Jim Lahey’s No-Knead Bread from the New York Times

A well-floured loaf!The No-Knead Bread recipe from Mark Bittman – aka the New York Times’ Minimalist – is one of those recipes that has taken on a life of its own. Published in the newspaper in 2006, it still keeps cropping up on other people‘s blogs and, finally – it was on my list of recipes-to-try for ages – I’ve gotten around to making it.

The first time I used this recipe was three days before our wedding. Awake at 4am one morning, I thought it was a good time to start the 18-hour proving (it sure beat writing wedding preparation lists!) so I threw the ingredients into a bowl and forgot about it until 6pm that evening. We were on our way to the airport to collect the Husband’s Cousin, so it got a quick shaping and was abandoned while we whizzed down to Cork, collected the HC, and brought him home. While they brought the bags into the house, I ran ahead to turn on the cooker and start preheating my cast iron casserole – I don’t think the bread came out of the oven until midnight but it was certainly worth waiting for. It had a gorgeous, crackly crust, (although somewhat over-floured by yours truly, panicking after trying to shape the wet, shaggy dough) and firm, chewy crumb. We ate it the following morning for breakfast and I was looking forward to trying it toasted – until I landed almost the entire loaf in a sink full of washing-up water as we raced around, getting ready to leave for another airport trip!

Friday night, after we arrived at the cottage, I started the bread mixture, this time substituting one cup of rye flour for one of strong flour. As I wandered off to nearby Longueville House for an indulgent, and prolonged, lunch with the Kerryman’s mother, the Husband had to step into the breach for the final shaping although I did make it home for the cooking. This time round, I kept it safe from the sink, we enjoyed the loaf over three meals and it is fabulous toasted, especially when rubbed with a clove of garlic and drizzled with a little olive oil.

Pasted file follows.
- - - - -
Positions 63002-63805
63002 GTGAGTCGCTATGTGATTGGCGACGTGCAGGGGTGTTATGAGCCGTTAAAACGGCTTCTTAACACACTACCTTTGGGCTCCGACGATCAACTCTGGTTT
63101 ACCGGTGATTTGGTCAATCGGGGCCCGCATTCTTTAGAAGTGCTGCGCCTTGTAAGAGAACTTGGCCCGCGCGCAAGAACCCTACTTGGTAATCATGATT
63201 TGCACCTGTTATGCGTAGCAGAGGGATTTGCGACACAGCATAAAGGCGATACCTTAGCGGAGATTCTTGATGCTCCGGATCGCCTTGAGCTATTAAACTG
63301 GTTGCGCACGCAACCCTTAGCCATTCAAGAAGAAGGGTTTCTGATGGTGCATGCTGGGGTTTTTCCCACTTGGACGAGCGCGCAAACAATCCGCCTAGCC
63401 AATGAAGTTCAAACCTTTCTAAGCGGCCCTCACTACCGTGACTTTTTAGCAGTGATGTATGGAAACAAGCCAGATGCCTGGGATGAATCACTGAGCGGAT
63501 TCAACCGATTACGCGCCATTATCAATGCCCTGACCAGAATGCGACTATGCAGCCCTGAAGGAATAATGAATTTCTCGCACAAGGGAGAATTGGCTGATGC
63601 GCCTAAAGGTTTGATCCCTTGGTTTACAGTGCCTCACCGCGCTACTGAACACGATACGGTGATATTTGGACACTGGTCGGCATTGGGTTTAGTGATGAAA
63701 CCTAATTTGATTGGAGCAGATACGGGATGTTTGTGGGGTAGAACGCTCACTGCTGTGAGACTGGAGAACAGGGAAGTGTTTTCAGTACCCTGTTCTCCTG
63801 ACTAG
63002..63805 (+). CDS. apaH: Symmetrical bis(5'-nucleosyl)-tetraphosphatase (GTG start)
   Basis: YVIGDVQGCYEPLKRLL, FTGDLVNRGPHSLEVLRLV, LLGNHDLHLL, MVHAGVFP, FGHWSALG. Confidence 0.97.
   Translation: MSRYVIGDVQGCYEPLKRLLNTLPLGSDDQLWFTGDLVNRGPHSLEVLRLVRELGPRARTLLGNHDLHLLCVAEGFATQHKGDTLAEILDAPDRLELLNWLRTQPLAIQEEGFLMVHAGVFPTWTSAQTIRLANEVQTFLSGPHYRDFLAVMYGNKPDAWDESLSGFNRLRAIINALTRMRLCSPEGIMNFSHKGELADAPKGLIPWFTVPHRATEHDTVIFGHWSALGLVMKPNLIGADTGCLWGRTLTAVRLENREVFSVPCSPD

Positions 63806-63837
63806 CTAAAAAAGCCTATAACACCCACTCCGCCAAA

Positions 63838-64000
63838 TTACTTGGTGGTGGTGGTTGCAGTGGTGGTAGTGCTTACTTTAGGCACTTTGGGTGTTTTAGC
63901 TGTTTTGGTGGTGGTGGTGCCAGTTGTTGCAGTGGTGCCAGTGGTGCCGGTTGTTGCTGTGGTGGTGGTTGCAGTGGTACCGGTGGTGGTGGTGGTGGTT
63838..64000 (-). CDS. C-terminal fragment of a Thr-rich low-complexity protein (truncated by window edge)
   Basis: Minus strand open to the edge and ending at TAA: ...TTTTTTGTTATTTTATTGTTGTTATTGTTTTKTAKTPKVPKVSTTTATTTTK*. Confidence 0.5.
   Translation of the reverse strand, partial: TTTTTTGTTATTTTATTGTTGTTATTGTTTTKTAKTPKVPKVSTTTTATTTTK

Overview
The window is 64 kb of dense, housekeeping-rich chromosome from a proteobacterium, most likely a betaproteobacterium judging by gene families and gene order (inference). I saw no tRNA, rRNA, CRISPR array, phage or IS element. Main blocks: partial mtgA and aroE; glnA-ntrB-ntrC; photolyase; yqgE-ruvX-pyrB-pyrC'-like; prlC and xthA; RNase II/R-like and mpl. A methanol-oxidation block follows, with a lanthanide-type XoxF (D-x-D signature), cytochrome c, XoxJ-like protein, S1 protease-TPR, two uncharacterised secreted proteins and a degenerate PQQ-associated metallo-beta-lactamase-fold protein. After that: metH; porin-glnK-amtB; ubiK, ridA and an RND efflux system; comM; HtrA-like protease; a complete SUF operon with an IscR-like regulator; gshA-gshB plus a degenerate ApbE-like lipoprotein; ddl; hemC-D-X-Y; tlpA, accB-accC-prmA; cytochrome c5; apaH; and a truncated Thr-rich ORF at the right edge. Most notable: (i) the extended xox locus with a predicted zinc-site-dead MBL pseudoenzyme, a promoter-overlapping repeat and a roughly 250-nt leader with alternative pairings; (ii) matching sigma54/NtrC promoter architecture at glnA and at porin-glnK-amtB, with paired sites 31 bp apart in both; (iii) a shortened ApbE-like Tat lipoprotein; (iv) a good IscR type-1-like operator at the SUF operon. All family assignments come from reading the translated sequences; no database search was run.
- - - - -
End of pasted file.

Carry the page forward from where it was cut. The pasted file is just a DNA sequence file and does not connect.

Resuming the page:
For the recipe, I’ll refer you to the New York Times. I cook it in my 29cm oval cast iron casserole and these are the proportions that I use:
2 cups strong flour
1 cup rye flour
1 sachet instant yeast
1¼ teaspoons salt

Update 31/07/07: For a great step-by-step picture guide of how to make this bread go here and Clotilde has adapted the recipe for the metric world over on Chocolate and Zucchini – but, I have to reiterate this, be very careful when you’re transferring the dough to the pan to the cooker. It is VERY HOT (last weekend’s lovely oven-shelf-shaped blister on my arm is now finally healing after lavish amounts of aloe vera).



Food writer. Broadcaster. Blogger. Author. Married to Eight Degrees Brewing. Member of the Irish Food Writers' Guild, founder of Irish Food Bloggers Association and co-author of Sláinte: The Complete Guide to Irish Craft Beer & Cider (New Island)

You may also like...

10 Responses

  1. Deborah says:

    Sounds really interesting Caroline. Will have to try it. I wish someone would come up with a no-proof yeast bread! 😉 I don’t mind the kneading, in fact sometimes it’s the only exercise I get!

  2. barbara says:

    I wasn’t happy with my attempts. I’ve been thinking about trying it again. I like the addition of the rye flour.

  3. Caroline says:

    I know what you mean, Deborah. I enjoy kneading normally but my current kitchen(s) don’t have any suitable work surfaces so it’s just easier to do it this way!I’m not a plain white bread fan so that’s why I normally do a little meandering around with recipes like this. I’ve found it difficult to source strong wholemeal bread flour so haven’t been able to go the wholemeal direction but I do like the slightly sour flavour that the the rye flour gives to the bread.

  4. Adam Fields says:

    I got great results by doubling the Times recipe and using a 9-qt cast iron dutch oven.

  5. Caroline says:

    Do you stick to the same timings, Adam?

  6. hmmm i’ve been in a baking mood gotta try this.. hey, regarding your comment on Cacao Sampaka of Barcelona, my mum just got some cocoa powder as presents – both the regular dark ones and the super rich and thick ones you make with just milk. I’m sure she flew across the continents to Asia with a heavenly-scented suitcase as well, I’d have to ask her!

  7. Caroline says:

    What a great present to get! When my sister and I were wandering around Barcelona, our noses literally led us to that little shop…my credit card didn’t escape unscathed and now I just wish that I brought more back! Let me know how you get on with the No-Knead Bread. Think I might try Adam’s suggestion, next time, and double my loaf size.

  8. Adam Fields says:

    Yes, exact same timings, just twice as much of everything.

  9. Caroline says:

    Tried a double mixture, as you suggested, last weekend, Adam, but it nearly bested me! The mixture was fairly runny that time and it took off all over the counter – even my dough scraper could hardly keep up. Although I did lose some of it, what I managed to scrape together and bake was fabulous. Great to have a larger loaf for a change, though – it was still good toasted after four or five days.

  10. Anonymous says:

    I tried that bread and I must say that it didn’t seem to be so good and delicious as it is said to be. For me, it seemed like a normal piece of bread.

Leave a Reply

Your email address will not be published. Required fields are marked *